probably parsed (due to the mentioned false error-correction) to the HTML
    markup

    <script type="text/javascript" src="foo.js">

    The `script' element would be not closed, hence all following markup was
    considered script code which would probably cause this content not to be
    displayed and instead cause a SyntaxError in that UA.[6]

    Those are well-known facts that have often (enough) been discussed here.[7]

    See also <URL:http://hixie.ch/advocacy/xhtml>


    PointedEars
    ___________
    [1] <URL:http://www.w3.org/TR/REC-html32>
    <URL:http://www.w3.org/TR/html4/>
    <URL:https://www.cs.tcd.ie/15445/15445.html>
    <URL:http://rfc-editor.org/rfc/rfc2854.txt>
    [2] <URL:http://validator.w3.org/>
    [3] <URL:http://diveintomark.org/archives/2003/05/05/why_we_wont_help_you>
    [4] <URL:http://www.w3.org/TR/html4/sgml/sgmldecl.html>
    [5] <URL:http://www.dodabo.de/html+css/tests/shorttag.html>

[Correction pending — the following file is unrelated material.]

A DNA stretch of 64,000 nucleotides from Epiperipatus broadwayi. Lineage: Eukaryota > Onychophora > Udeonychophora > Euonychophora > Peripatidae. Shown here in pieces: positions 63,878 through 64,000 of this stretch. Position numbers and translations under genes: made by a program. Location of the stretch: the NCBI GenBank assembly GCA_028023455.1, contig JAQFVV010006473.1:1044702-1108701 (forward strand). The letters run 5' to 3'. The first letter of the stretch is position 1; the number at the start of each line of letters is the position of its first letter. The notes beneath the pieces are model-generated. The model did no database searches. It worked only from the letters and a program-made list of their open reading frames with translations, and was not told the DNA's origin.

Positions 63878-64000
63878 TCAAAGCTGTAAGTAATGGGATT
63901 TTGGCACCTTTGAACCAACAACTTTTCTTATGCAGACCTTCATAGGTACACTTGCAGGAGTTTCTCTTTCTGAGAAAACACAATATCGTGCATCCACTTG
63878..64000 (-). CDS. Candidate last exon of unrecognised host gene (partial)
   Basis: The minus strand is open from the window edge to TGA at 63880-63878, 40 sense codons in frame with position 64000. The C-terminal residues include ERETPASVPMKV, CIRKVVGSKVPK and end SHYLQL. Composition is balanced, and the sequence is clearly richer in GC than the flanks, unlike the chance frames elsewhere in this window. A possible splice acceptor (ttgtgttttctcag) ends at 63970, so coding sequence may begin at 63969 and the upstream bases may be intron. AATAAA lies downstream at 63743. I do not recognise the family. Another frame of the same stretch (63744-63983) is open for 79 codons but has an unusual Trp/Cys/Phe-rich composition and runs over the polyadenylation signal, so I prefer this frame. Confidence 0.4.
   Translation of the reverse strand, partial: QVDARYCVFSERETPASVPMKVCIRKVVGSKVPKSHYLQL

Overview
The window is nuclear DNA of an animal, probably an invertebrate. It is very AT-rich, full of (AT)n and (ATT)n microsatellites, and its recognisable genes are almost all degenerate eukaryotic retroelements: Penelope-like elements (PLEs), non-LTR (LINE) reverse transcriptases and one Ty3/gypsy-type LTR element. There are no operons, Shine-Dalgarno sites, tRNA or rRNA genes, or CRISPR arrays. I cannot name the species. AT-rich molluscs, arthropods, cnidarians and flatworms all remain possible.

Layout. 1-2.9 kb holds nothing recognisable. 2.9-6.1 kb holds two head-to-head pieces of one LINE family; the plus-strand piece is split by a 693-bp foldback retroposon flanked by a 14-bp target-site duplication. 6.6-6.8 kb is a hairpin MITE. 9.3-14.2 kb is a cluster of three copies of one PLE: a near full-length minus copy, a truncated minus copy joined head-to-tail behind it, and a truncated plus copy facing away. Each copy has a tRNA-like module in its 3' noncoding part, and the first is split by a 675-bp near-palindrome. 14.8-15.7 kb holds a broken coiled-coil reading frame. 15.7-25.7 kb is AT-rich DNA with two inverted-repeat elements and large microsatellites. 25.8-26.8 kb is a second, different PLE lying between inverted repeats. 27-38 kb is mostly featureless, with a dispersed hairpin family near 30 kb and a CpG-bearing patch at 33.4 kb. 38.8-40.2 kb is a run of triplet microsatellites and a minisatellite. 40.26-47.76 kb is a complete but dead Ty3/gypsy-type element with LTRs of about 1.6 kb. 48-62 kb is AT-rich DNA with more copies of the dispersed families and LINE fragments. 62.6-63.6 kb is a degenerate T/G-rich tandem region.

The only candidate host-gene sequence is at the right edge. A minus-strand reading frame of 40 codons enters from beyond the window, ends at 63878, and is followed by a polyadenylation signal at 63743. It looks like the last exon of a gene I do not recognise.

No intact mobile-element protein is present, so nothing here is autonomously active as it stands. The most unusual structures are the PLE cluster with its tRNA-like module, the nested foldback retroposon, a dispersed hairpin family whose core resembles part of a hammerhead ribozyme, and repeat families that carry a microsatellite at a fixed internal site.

[6]
    <URL:http://groups.google.com/group/comp.lang.javascript/msg/ecfcb617605ae5d1?as_umsgid=>
    [7]
    <URL:http://groups.google.com/groups?as_q=XHTML&as_ugroup=comp.lang.javascript&scoring=d&filter=0>
    Thomas 'PointedEars' Lahn, Dec 11, 2005
    #8
  9. Luke Skywalker

    John Bokma Guest

    John Bokma, Dec 11, 2005
    #9
  10. Thomas 'PointedEars' Lahn napisal(a):
    > If they do not understand it as "<img ...>&gt;"


    Ok, now i see the point.

    > As one of the major browsers (IE) still does not support XHTML,


    And it will not support even in IE 7 (i have IE 7 beta 1 and it still